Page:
Here’s what I found interesting this week.
What’s your home’s solar potential? Here’s a nice way to find out. This tool was put up by a solar marketing company (obviously as a marketing gimmick), but it appears to do a relatively good job.
To use it, put your address into the tool. In return, you get a picture of your roof (via Google maps) with some analysis of its solar potential. Here’s an example:
I particularly like the heat map of the roof. However, I wouldn’t pay too much attention to the amount of savings and the payback period. That’s highly variable, depending on how and what you install.
NOTE: There are also some cool tools you can use on your smart camera phone to much the same thing (with more precision on location). I’m still trying to determine which tool is best.
The first release of the mesh network developer package from Commotion is now available. Commotion got some funding from the US State Department to build a toolset for creating local networks of phones and computers that can’t be shut down by governments. This tool is useful in situations when the government moves to shut down the Internet (Egypt/China) or during disasters that knock out phone/cable lines (Katrina/Sandy).
How does it work?
Basically, this (still, relatively clunky) toolset makes it possible for people to connect their phones and wireless routers together to form a local wireless network. This network would allow a user to get a small amount (more with dedicated equipment) amount of bandwidth on the network to text other people on the network and/or connect to the Internet (if anyone has access, the entire network has access).
Here’s a long article on the idea in the Scientific American if you are interested.
Building a resilient community from scratch. This group guys decided they want to build a productive community near Montreal, Canada. A community that they are calling Valhalla. Their hope is to prototype the methods and tools required to be resiliently productive, in a way that makes it possible for others to copy (via video, docs, etc. over the Internet). Given what I’ve seen, they are using the Web and the media pretty effectively.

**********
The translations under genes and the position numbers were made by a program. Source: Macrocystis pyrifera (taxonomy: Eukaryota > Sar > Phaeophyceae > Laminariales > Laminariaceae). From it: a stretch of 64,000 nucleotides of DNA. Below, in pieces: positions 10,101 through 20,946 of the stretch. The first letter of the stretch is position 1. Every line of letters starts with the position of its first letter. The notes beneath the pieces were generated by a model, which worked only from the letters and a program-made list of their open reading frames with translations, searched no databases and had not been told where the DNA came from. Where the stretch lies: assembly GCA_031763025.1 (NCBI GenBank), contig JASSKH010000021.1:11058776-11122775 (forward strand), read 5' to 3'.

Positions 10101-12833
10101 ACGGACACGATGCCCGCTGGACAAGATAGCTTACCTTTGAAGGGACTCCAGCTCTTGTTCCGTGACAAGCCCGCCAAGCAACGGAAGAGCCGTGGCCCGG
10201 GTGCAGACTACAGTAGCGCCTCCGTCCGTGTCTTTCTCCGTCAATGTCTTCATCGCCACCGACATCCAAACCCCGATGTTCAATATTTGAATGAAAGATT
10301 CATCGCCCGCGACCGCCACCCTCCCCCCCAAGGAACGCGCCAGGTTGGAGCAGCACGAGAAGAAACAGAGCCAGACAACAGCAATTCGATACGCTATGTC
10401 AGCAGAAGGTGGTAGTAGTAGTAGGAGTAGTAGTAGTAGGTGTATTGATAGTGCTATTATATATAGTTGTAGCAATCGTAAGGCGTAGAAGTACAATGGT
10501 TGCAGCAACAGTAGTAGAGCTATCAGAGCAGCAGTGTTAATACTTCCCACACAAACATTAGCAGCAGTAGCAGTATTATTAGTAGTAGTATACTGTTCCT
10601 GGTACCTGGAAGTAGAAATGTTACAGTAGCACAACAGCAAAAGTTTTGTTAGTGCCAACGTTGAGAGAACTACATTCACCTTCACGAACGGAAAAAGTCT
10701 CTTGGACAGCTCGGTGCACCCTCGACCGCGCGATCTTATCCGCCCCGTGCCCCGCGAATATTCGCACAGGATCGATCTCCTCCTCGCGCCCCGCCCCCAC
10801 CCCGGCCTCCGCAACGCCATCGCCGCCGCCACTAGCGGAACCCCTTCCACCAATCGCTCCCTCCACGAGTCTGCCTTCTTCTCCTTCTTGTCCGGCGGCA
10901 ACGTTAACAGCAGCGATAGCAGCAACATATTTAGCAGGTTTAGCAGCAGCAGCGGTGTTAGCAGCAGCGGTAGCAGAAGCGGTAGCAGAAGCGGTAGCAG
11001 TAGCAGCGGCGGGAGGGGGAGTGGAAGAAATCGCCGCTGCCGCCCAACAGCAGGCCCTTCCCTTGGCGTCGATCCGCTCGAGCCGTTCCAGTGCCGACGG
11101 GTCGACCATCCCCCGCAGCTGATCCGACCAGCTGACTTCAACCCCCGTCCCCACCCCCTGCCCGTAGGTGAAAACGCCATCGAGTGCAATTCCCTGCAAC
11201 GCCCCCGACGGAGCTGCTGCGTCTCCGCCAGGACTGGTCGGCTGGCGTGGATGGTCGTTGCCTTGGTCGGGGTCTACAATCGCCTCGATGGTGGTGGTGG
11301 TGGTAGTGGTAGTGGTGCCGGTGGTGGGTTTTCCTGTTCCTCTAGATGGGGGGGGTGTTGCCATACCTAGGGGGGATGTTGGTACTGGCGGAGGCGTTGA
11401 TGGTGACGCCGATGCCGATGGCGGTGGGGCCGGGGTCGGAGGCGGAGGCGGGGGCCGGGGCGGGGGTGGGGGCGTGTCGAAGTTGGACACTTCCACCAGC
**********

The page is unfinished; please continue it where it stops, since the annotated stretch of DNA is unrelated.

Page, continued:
Their first project is a prototype of a completely off-grid greenhouse design that they can use to generate ongoing funding/relationships. To kick it off, they are funding it via Kickstarter. Not that this is similar in concept, but less advanced, than the project Jason and Anne put together earlier this year (we interviewed them on Resilient Strategies).
NOTE: the best way to get a prototype funded is to a) build an open source design, b) build a community around that design (refining and adjusting it), and then c) go to Kickstarter for funding in exchange for detailed plans/video of the effort. IF you skip a step, it’s harder to pull off.
PS: Unfortunately, I wasn’t able to get a “what I found interesting” letter out last week. The travel to Texas for SXSW joggled my writing schedule a bit.
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